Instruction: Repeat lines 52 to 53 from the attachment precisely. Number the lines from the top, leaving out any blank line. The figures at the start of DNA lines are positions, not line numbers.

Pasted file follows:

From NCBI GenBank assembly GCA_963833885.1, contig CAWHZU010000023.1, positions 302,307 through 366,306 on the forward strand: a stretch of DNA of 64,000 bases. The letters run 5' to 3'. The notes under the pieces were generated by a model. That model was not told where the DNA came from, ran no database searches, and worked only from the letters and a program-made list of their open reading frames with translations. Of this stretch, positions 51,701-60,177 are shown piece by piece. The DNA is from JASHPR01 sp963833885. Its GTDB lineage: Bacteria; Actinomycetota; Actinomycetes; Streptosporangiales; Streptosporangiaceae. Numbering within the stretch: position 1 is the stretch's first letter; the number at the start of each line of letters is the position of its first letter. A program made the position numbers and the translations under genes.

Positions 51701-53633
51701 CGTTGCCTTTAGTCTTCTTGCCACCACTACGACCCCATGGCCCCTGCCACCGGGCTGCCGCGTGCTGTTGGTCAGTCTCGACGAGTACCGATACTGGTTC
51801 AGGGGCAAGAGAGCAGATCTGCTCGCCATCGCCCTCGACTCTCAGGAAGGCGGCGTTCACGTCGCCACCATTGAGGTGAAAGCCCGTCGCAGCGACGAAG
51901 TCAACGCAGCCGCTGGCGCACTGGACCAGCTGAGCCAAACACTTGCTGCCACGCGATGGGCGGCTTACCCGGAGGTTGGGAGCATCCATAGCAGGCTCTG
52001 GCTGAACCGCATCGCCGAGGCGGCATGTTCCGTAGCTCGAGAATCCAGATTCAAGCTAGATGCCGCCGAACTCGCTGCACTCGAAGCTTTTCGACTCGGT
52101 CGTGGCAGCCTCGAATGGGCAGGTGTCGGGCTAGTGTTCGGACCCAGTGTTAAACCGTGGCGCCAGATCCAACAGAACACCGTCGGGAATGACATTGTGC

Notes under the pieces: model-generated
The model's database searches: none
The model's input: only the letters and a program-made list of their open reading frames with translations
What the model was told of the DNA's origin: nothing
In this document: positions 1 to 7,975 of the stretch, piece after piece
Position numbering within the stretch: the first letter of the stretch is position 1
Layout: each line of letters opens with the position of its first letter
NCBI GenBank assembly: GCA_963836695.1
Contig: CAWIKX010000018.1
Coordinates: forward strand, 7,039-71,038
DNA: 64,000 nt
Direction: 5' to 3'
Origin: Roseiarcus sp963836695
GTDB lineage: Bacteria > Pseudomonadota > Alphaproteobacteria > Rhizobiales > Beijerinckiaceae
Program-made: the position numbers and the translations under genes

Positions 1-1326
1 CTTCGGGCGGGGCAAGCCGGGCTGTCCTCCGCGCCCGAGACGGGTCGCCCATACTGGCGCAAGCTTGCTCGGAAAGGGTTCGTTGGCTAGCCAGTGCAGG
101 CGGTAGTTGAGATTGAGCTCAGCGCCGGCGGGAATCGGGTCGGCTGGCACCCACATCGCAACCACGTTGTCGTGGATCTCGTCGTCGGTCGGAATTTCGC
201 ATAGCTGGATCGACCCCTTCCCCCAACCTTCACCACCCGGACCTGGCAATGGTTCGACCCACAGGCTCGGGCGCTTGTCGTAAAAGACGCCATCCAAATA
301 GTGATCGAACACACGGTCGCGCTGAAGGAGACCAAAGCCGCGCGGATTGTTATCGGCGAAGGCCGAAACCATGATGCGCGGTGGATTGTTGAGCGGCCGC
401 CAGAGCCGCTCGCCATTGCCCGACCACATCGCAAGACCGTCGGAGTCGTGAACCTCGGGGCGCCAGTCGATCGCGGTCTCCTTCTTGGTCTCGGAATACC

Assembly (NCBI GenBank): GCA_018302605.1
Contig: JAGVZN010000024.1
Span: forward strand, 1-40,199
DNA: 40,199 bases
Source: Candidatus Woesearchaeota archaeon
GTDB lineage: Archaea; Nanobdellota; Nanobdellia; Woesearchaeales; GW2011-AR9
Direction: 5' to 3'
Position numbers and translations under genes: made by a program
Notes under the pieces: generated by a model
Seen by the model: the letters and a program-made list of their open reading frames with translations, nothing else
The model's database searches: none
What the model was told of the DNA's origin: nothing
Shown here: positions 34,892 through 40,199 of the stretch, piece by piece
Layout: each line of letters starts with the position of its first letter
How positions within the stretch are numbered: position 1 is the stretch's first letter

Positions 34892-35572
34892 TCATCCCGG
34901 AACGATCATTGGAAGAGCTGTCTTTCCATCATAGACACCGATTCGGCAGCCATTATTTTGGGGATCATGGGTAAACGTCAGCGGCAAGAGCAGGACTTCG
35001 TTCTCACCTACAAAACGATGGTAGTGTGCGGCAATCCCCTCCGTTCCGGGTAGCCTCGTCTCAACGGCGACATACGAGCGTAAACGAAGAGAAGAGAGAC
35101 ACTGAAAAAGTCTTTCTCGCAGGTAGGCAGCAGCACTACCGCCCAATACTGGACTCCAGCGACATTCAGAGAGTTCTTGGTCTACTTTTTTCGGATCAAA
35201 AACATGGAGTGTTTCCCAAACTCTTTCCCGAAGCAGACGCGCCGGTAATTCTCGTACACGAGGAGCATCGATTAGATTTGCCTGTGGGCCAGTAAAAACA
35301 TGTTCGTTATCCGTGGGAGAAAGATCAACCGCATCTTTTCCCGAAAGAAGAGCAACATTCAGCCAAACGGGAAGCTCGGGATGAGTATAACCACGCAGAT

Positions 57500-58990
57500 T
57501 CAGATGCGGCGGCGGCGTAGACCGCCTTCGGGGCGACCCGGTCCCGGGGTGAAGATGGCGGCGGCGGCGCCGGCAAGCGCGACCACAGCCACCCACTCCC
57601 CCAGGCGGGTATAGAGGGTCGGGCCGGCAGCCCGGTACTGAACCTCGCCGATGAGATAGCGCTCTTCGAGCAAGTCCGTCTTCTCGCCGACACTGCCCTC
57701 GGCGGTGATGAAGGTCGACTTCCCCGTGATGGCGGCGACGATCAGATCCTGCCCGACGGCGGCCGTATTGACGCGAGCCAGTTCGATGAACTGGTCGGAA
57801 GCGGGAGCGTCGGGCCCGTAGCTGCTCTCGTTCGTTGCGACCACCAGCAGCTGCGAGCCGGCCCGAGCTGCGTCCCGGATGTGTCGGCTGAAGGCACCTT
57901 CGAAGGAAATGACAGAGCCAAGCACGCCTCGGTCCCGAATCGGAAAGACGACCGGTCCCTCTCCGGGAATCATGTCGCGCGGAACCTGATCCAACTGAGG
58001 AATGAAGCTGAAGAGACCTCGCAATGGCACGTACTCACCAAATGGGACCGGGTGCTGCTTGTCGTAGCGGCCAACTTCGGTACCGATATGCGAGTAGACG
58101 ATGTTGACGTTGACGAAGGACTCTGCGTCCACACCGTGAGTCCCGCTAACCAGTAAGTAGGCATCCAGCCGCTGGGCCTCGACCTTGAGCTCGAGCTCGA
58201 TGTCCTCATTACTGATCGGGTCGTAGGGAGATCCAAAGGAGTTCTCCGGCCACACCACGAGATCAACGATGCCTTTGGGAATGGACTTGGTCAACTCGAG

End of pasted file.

57500 T
57501 CAGATGCGGCGGCGGCGTAGACCGCCTTCGGGGCGACCCGGTCCCGGGGTGAAGATGGCGGCGGCGGCGCCGGCAAGCGCGACCACAGCCACCCACTCCC